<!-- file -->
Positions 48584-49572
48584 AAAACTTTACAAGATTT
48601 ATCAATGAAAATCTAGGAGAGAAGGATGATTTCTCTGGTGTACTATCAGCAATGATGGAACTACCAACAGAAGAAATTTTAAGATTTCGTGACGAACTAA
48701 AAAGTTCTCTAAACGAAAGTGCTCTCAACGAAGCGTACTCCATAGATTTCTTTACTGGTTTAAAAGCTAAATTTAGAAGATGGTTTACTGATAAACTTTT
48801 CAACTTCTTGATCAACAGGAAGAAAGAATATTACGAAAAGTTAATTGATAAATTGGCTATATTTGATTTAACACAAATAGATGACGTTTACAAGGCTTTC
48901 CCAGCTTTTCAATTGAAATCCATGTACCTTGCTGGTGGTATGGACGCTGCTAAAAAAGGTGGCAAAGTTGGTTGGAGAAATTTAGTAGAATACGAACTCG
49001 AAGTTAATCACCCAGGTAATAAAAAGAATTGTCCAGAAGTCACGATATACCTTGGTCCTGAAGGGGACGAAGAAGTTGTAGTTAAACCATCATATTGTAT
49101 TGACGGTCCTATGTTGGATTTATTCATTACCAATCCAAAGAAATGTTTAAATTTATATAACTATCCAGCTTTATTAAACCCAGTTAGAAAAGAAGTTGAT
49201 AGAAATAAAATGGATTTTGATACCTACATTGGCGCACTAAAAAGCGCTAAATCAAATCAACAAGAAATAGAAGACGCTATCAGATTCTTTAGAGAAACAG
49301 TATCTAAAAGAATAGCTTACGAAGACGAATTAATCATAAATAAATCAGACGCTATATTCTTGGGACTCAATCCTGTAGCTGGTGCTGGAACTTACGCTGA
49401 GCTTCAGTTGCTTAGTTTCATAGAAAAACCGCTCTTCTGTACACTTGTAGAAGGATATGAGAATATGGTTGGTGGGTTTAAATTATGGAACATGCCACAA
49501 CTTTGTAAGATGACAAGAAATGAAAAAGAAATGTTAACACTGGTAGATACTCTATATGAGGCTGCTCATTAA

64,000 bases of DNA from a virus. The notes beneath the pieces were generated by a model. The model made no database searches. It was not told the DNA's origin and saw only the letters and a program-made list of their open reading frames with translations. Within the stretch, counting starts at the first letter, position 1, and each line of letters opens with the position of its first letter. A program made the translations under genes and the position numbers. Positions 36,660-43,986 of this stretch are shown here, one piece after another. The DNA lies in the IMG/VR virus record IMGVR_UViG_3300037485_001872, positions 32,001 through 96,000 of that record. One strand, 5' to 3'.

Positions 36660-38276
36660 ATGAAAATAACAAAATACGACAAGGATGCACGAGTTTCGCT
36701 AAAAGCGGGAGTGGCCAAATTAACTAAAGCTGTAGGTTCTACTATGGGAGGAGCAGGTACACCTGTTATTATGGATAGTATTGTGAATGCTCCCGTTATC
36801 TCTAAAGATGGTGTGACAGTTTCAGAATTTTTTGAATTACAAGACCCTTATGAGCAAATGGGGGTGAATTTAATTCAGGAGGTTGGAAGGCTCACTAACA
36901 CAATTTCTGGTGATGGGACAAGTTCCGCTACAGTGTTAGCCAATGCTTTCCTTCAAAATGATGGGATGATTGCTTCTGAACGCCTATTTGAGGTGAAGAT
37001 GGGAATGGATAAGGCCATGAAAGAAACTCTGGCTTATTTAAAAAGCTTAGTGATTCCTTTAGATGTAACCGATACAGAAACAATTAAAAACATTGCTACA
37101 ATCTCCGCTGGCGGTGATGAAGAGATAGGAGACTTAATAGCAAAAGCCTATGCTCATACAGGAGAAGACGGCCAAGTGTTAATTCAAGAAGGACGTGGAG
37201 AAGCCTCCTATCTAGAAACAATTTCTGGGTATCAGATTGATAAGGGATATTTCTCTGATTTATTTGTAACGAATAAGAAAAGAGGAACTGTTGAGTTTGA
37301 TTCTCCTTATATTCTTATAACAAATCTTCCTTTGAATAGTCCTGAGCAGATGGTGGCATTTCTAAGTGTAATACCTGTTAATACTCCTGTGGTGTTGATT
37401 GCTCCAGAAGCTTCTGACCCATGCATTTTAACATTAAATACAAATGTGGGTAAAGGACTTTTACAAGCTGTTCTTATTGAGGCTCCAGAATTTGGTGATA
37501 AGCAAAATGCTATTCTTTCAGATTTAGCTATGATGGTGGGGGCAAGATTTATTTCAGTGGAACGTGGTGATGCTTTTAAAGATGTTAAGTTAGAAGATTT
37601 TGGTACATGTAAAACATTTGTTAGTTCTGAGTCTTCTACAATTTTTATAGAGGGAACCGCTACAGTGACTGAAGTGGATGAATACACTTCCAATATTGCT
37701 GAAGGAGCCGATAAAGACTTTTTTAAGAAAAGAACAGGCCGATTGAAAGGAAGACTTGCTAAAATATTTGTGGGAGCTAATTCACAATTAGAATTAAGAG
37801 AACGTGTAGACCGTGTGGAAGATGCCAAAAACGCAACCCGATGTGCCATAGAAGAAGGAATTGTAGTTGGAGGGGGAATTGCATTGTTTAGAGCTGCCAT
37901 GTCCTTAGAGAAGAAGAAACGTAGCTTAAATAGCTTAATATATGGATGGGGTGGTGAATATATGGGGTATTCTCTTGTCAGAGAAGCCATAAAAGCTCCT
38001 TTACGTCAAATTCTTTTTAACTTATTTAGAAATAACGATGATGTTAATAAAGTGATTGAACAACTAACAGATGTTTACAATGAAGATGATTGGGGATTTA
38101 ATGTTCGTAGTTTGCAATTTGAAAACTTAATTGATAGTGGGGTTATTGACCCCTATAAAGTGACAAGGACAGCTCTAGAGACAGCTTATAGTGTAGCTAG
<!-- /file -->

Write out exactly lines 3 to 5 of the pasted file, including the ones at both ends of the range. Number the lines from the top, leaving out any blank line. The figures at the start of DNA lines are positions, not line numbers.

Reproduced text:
48601 ATCAATGAAAATCTAGGAGAGAAGGATGATTTCTCTGGTGTACTATCAGCAATGATGGAACTACCAACAGAAGAAATTTTAAGATTTCGTGACGAACTAA
48701 AAAGTTCTCTAAACGAAAGTGCTCTCAACGAAGCGTACTCCATAGATTTCTTTACTGGTTTAAAAGCTAAATTTAGAAGATGGTTTACTGATAAACTTTT
48801 CAACTTCTTGATCAACAGGAAGAAAGAATATTACGAAAAGTTAATTGATAAATTGGCTATATTTGATTTAACACAAATAGATGACGTTTACAAGGCTTTC